Battleground Gauteng is going to be a key election site come next year and the prospect of losing the economic hub of the country is very real for the ANC. Countless polls have shown the ANC falling well below 50% in the province and the downward trajectory over previous elections is a strong indicator of what will happen for the ruling party. There has been a precipitous decline from 68.4% in 2004 and the trend is considerably downwards.
Who better than a seasoned and media-savvy politician extraordinaire to step in and try and salvage the situation?
Panyaza Lesufi has always known how to work the media. He has excelled at building relationships and pressing the flesh with us, since his days as Angie Motshekga’s spokesperson when she was Education MEC in Gauteng.
When he took over as Premier in June 2022, he would have known that he would have to take serious measures to stem the bleeding for the ANC in the province and he has made some bold pronouncements and launched big brash projects.
What are some of the biggest problems in Gauteng? Unemployment and crime.
Launching a job creation project and a crime-fighting solution in one move was genius. This of course was in addition to another job creation drive called Nasi Ispani.
Six thousand crime wardens nicknamed “AmaPanyaza” were recruited as Gauteng’s Crime Prevention Wardens. They were given three months of training, and the idea was for them to support the police.
The problem was that Lesufi could not legally do what he did. Law enforcement is the sole mandate of the national government and not provincial. So, it fell to the Minister of Justice and Correctional Services Ronald Lamola to try and sort out Lesufi’s legal quagmire.
It didn’t help that Lesufi was recorded on video ranting about an unnamed Minister failing to recognize the police wardens and he subsequently apologised.
This week Lamola conferred peace officer status on the AmaPanyaza.
Lesufi welcomed the move and said it affirmed his assertions that AmaPanyazas have always been legal.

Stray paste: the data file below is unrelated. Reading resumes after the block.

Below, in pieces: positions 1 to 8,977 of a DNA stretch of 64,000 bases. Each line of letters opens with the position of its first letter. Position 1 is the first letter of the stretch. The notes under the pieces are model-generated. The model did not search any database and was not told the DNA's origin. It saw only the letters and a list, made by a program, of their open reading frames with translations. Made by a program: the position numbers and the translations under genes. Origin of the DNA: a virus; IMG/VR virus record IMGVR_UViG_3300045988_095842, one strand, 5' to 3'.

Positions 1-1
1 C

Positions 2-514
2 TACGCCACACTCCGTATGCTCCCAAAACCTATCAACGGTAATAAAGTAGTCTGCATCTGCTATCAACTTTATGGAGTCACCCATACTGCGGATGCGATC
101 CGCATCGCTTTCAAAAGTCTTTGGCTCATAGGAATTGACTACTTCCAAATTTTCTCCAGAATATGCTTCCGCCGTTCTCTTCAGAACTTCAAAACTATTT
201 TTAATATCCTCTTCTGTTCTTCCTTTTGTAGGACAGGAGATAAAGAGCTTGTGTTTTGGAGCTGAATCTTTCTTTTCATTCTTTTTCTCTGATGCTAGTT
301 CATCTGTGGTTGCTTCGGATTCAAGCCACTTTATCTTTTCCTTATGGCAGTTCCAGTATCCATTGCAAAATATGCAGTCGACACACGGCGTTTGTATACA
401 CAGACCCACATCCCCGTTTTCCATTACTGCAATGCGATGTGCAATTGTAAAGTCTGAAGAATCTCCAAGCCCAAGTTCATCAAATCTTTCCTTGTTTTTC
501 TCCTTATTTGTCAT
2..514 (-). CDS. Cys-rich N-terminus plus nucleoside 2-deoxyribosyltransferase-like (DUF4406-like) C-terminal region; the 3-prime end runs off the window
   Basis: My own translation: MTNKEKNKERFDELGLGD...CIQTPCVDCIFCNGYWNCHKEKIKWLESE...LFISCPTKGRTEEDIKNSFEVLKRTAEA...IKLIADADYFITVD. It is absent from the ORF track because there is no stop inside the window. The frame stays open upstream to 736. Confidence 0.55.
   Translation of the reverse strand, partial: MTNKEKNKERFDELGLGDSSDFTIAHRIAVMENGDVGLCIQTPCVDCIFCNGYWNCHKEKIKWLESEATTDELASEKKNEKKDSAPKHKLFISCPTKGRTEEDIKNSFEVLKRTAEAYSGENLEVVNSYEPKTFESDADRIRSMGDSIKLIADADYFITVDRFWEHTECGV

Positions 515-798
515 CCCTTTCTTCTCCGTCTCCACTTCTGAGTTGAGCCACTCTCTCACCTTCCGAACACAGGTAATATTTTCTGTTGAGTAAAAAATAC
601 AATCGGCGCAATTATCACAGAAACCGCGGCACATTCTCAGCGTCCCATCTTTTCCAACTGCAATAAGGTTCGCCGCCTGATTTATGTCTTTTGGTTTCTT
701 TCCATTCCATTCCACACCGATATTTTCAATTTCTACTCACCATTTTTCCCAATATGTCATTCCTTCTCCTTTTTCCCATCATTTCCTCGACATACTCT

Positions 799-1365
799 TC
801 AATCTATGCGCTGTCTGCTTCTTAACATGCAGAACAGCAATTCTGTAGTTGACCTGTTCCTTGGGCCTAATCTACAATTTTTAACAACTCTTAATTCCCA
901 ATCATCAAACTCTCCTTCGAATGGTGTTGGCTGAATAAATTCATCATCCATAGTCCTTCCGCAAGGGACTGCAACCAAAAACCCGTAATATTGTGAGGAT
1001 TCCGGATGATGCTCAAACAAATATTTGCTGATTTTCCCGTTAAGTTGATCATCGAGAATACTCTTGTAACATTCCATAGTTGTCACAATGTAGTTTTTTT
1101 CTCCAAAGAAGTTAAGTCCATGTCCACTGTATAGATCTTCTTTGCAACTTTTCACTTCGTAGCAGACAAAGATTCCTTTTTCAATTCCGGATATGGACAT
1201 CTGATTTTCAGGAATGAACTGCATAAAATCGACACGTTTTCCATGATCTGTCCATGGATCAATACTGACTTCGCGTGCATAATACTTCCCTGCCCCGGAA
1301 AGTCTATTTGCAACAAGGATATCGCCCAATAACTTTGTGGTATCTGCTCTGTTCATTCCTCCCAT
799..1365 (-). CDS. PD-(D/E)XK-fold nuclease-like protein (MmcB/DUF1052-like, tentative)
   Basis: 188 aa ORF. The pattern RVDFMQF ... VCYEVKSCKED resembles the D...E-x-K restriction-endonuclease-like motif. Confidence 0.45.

His spokesperson Sizwe Pamla told me, “The premier has always argued that the crime wardens are not police officers because they are there as a force multiplier. They are there to give support to all law enforcement agencies. The idea of peace officers; they are a law enforcement unit that gives support to law enforcement agencies.”
But what are they actually going to do? Pamla says they will be extra warm bodies on the ground, they will be visible in areas where there isn’t enough manpower, monitoring illegal scrapyards and taverns and securing schools and lending support at roadblocks.
Lamola’s spokesperson Chrispin Phiri says they will have the same powers as the Gauteng Traffic Police.
“The public had an expectation that these people would be at the same level of the SAPS which is not something that our Constitution allows. That is strictly a national competency. They will be force multipliers,” Phiri explained.
Phiri has also downplayed the politicisation of this project, saying similar appointments of peace officers have been made at Transnet and the borders and those weren’t politicised.
But that is just Phiri being diplomatic.
“I’m afraid the minister is trying to make peace between the premier of Gauteng who went and tried to do something way above his paygrade and the Minister of Police who is having nothing to do with the crime wardens. What the Minister of Justice has now come up with is a completely watered down idea,” says Accountability Now’s Advocate Paul Hoffman.
“He seems to think that because he is the Premier he can do as he pleases but he can only do what the Constitution allows him to do. The Minister of Justice has sought to regularise the irregularity by waving his magic wand and turning the crime wardens into provincial assistant traffic cops,” adds Hoffman.
He points out that is quite obviously an election ploy and the fact that the wardens have been given the name of the Premier is to boost his profile.
Action SA has also labelled it an election gimmick and a potentially dangerous one at that.
It is so obviously an attempt to stop the ANC from a further dramatic decline at the polls. Many other questions arise. Where is the budget coming from? Which programs have the money been shifted from? Regulations require very specific training – is three months sufficient? Is this merely a vanity project?
We can expect many more such election tactics over the next few months as the ANC reckons with its potential loss of power in Gauteng.
Lesufi’s remarks about taverns and subsequent unsubstantiated comments about stopping the issuing of liquor licenses are another example of this.
The ANC has to dig deep to save Gauteng and you can expect Lesufi to roll out all the CCTV cameras, drones, vehicles, crime wardens, job campaigns and promises it will take (at the taxpayers' expense of course) to get it done.
This article first appeared on 702 : MANDY WIENER: Panyaza will be doing Panyaza things in the run-up to elections